14 Site Speed Statistics To Boost Your Loading Times

Page load time is an important parameter that affects your entire site’s performance. Slow website load times are a proven way to lose visitors. People are becoming increasingly impatient, and they will leave your site if it does not load within a few seconds. 

Studies show that even a one-second delay in load time can result in a 7% decline in conversions, 11% fewer page visits, and 16% worse customer satisfaction.

But don’t worry!

We’ve created a list of 14 eye-opening statistics to help you prioritize site speed optimization. These statistics will lead you to reconsider the performance of your website and provide the motivation you need to improve loading times.

Let’s Begin!

What Is Website Load Time?

Website load time, also known as page load time, is the time it takes for a website or web page to fully load and show ‘on-screen’ when a user wishes to access that site. Simply put, it is the rate at which a web page’s content is shown when a user clicks on the site.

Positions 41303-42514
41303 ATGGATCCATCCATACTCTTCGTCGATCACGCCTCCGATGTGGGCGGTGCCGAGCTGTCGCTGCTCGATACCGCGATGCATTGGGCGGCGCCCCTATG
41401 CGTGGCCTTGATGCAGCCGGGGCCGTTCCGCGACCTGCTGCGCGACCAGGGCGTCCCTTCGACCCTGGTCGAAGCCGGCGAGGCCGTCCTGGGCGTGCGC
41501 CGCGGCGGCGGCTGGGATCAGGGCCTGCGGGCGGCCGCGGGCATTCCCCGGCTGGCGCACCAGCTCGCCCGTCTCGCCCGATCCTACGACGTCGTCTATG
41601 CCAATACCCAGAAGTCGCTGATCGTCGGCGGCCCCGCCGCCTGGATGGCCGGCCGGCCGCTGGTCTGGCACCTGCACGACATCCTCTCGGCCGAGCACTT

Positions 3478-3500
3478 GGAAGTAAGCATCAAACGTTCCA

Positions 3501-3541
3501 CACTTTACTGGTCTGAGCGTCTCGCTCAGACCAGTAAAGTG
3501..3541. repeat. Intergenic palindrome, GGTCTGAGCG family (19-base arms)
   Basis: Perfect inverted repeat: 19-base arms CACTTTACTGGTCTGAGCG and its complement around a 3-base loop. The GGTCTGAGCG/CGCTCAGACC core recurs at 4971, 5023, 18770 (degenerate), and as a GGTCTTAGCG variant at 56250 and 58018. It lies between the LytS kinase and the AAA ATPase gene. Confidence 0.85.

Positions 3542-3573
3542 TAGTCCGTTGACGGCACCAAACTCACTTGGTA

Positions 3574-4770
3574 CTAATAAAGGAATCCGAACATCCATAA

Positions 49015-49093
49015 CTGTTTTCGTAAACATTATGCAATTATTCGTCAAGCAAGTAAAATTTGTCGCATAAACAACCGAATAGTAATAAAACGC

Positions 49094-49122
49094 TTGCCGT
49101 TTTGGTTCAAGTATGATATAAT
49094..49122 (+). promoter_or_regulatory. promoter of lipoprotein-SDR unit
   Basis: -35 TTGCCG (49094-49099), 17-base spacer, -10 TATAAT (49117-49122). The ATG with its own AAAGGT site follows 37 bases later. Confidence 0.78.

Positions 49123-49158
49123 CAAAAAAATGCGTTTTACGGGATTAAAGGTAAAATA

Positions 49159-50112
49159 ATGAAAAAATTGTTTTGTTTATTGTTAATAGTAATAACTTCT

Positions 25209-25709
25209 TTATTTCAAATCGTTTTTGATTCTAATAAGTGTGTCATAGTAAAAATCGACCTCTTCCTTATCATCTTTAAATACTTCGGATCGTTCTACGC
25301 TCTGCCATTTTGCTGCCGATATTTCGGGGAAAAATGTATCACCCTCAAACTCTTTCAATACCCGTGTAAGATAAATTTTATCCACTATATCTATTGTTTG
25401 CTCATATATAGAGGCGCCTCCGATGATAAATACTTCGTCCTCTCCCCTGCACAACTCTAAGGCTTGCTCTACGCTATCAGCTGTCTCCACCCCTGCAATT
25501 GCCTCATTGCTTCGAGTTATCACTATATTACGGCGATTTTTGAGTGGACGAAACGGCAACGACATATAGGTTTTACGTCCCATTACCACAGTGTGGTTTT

Why Page and Site Speed Statistics Matter?

Page and site speed statistics are important for many reasons, but here are some key reasons why you should always maintain good performance KPIs on your site:

a. User experience: Faster loading times enhance the user experience by minimizing wait times and irritation. Users are more likely to interact with and return to a site that loads swiftly and smoothly. 

b. Conversion rates: Slower page speeds lead to increased bounce rates and reduced conversion rates. Increasing speed may lead to more conversions, whether it’s making a purchase, signing up for a subscription, or filling out a form.

c. SEO: Search engines such as Google use page speed as a ranking factor. Websites that load quickly are more likely to appear higher in search engine results pages, thereby increasing organic traffic to your website.

d. Core Web Vitals: In 2020, Google introduced the Core Web Vitals, a collection of three measures that assess a webpage’s performance, interaction, and visual stability. They are regarded as ranking criteria for search engine optimization (SEO), thus anything that improves website performance will help it rank higher in search results and give a better user experience.